When selling to interior designers, focus less on the product and more on value
Salespeople ask me all the time:
“How do I close more sales?”
“How do I get more appointments?”
“I work so hard, so why am I getting less-than-stellar results?”
My answer to these questions is to focus less on the product itself, and more on the value you can offer.
With the ever-increasing competition in the world of interior design, the way to get more appointments and close more sales is to sell smart! You’ve got to give your customer want they want; and what they want is value.
However, value does not always mean cheaper. We’ve been conditioned to think that less expensive is usually the key to closing a sale. Yet I know that’s not true, because in my 25-plus years of sales, management, and training with luxury brands, cheaper just didn’t exist. While designers would love to spend less, what they really want is the best solution to their problems and if your product is useful to them, but it costs more than another, they are often willing to pay. Haven’t we all done that? If a product brings value to our lives, we will pay more for it.
So, what’s the most effective way of demonstrating the value of a product? And how do you accomplish this in the time of COVID-19 and, social distancing? No matter how you “see” your clients, whether it’s in person, over the phone, or virtually through a screen, my advice is the same.
Focus on two important things:
If you develop a targeted strategy and provide solutions, you will achieve better results. Instead of just showing up and showing your product, you’ve got to tailor your approach specifically to the designer. Think of it as focusing on their projects, not just your products.
The following techniques will help you offer value to the designers you are selling to.
Gauge the client’s needs
Before you even go on a sales call, find out what the current problems and concerns are on each project that the designer is working on. It is a misconception that designers get irritated with questions. You just need to ask the right ones relevant to their area of expertise. Random questions will just irritate the designer, lessen your credibility, and come off as insincere or incompetent, which of course is a detriment instead of a value. So, you should be thoughtful and strategic. Only inquire about what they need.
After asking the right questions and getting their answers, your mission is to connect the dots between the client’s needs and the solutions you provide. Be confident in your solution, know your product, and emphasize how it can solve a problem or add value to their project. How much time and effort will you be saving the designer? That’s VALUE right there!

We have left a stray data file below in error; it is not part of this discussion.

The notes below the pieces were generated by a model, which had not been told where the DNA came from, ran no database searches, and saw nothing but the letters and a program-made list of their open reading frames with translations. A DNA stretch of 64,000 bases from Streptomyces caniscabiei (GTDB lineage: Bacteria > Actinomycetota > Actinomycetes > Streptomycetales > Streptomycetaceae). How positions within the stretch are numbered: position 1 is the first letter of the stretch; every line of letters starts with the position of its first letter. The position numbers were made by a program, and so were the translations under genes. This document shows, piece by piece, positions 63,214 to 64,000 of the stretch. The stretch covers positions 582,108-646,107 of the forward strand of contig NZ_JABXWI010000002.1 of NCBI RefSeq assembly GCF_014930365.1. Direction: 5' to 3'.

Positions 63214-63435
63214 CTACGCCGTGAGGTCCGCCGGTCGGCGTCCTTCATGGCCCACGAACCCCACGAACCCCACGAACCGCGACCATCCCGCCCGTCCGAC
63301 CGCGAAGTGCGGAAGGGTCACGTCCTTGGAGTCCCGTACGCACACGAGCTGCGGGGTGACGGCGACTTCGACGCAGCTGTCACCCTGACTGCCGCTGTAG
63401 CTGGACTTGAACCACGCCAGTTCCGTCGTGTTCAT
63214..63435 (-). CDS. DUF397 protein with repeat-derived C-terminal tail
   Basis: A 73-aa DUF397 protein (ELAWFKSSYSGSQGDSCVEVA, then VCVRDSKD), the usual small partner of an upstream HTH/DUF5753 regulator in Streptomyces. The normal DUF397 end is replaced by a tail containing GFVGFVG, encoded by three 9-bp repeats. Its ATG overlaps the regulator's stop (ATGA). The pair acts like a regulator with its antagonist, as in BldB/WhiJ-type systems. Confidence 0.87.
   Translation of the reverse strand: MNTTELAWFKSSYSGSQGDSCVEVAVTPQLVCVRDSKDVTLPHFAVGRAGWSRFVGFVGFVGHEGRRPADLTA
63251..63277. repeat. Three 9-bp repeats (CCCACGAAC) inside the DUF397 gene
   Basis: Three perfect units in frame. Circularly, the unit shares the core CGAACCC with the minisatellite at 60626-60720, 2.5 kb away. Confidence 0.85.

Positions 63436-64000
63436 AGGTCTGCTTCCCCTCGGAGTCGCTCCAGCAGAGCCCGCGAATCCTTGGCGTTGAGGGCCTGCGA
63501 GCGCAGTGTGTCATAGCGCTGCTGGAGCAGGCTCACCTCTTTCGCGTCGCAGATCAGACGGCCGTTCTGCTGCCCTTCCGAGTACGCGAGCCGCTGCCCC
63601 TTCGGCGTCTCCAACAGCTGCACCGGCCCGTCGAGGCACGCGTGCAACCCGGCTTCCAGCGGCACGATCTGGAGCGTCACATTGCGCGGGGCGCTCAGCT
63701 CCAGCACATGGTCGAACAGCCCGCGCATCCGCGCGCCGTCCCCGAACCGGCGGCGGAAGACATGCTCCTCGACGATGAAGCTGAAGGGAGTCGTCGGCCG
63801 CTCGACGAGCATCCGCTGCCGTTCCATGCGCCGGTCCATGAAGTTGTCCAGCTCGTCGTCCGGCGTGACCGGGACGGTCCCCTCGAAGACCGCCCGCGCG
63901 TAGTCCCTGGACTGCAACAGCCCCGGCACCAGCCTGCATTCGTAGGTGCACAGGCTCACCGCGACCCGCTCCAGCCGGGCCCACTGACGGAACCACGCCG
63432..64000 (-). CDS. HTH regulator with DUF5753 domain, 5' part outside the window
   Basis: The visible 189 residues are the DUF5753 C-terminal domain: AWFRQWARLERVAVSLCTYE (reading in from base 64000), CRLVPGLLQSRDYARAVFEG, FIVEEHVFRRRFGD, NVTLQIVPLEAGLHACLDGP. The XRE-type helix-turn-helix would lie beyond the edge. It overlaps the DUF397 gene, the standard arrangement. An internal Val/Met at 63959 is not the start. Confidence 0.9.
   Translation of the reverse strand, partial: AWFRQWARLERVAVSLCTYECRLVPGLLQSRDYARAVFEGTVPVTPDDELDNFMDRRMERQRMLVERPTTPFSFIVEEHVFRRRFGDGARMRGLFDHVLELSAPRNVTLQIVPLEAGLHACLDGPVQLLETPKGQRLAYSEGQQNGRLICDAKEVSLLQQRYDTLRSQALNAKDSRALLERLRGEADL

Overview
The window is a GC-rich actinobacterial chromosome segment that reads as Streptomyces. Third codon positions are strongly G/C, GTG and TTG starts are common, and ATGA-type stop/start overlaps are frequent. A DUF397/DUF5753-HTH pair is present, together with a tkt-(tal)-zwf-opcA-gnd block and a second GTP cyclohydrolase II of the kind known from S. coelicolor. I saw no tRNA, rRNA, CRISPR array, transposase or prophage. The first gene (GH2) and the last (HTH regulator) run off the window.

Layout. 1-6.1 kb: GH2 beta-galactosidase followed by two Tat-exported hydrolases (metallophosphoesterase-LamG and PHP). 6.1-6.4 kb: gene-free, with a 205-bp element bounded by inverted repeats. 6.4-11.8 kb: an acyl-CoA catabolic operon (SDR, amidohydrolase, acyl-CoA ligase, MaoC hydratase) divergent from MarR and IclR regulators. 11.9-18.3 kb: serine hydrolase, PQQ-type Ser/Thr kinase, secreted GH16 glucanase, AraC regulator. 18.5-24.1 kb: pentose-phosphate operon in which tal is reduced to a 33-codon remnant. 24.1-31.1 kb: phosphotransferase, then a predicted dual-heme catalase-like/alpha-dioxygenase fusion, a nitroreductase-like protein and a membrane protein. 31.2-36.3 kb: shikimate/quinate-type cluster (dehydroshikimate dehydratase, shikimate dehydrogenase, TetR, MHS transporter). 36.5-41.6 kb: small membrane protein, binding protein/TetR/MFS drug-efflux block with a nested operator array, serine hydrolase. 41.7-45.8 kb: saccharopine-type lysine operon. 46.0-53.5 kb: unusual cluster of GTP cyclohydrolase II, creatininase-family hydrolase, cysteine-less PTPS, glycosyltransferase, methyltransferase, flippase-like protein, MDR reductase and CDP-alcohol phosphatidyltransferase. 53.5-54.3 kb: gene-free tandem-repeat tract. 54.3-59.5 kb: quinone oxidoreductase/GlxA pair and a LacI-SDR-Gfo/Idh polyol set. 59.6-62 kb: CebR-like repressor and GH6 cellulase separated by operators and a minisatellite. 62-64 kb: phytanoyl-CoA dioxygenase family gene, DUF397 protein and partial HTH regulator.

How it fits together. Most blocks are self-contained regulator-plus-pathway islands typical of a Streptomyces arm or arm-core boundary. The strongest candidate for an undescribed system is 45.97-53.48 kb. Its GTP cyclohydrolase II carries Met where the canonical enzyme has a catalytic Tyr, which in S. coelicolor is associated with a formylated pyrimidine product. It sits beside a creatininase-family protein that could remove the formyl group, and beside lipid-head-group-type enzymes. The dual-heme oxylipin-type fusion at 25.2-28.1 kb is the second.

And don’t forget about your delivery. You have to present yourself as self-assured, knowledgeable, and focused on helping the client. Designers are more inclined to listen to a person who is confident about their work and asks and answers questions coherently without missing a beat.
Do more than “show and tell”
You’re not selling vacuum cleaners, are you? So do not approach your sale as just a live demonstration of a product. Presenting an item randomly without knowing the client’s current needs and merely hoping it will catch their attention is a huge no-no. Simply showcasing a product just gives designers more work to do. It forces them to figure out what they can use it for and if it doesn’t solve their immediate need, it will just create more mind noise for them and it’s unlikely that they’ll remember this product a week later when they’ve moved on and likely seen your competition. Again, value and solutions must be part of your strategy. If you merely talk about the product and leave the meeting, you have more or less sabotaged your chances. What will increase your odds of making the sale? Make the client see the product as essential for their project.
Take the guesswork out of the equation for the client. Instead, identify how your product fits into their equation and solves their problem. The designer you are meeting with should understand exactly how a particular product will be useful to them. For example, if you are selling to someone who specializes in geometric patterns and abstract walls, showing them floral-themed wallpaper (no matter how much they might love it) will not be of any use to them. The item is likely to be mentally discarded in a few minutes. Remember, you are taking up their time, so make it count by showing them something that is actually beneficial.
So, what are the main takeaways here?
Before a meeting with a client begins, find out about the designer’s work, their projects, and their criteria. Before the meeting ends, offer your solutions and emphasize how you can make their job simpler. By doing this, you’ll be adding VALUE!
I know change can be tough, but consider the following two options: (1) You can keep doing the same things, and get the same results; or (2) You can make small changes, be open to new ideas, and get different results.
My tried-and-true advice? Focus on the 2 S’s of Strategy and Solutions and you’ll find SUCCESS!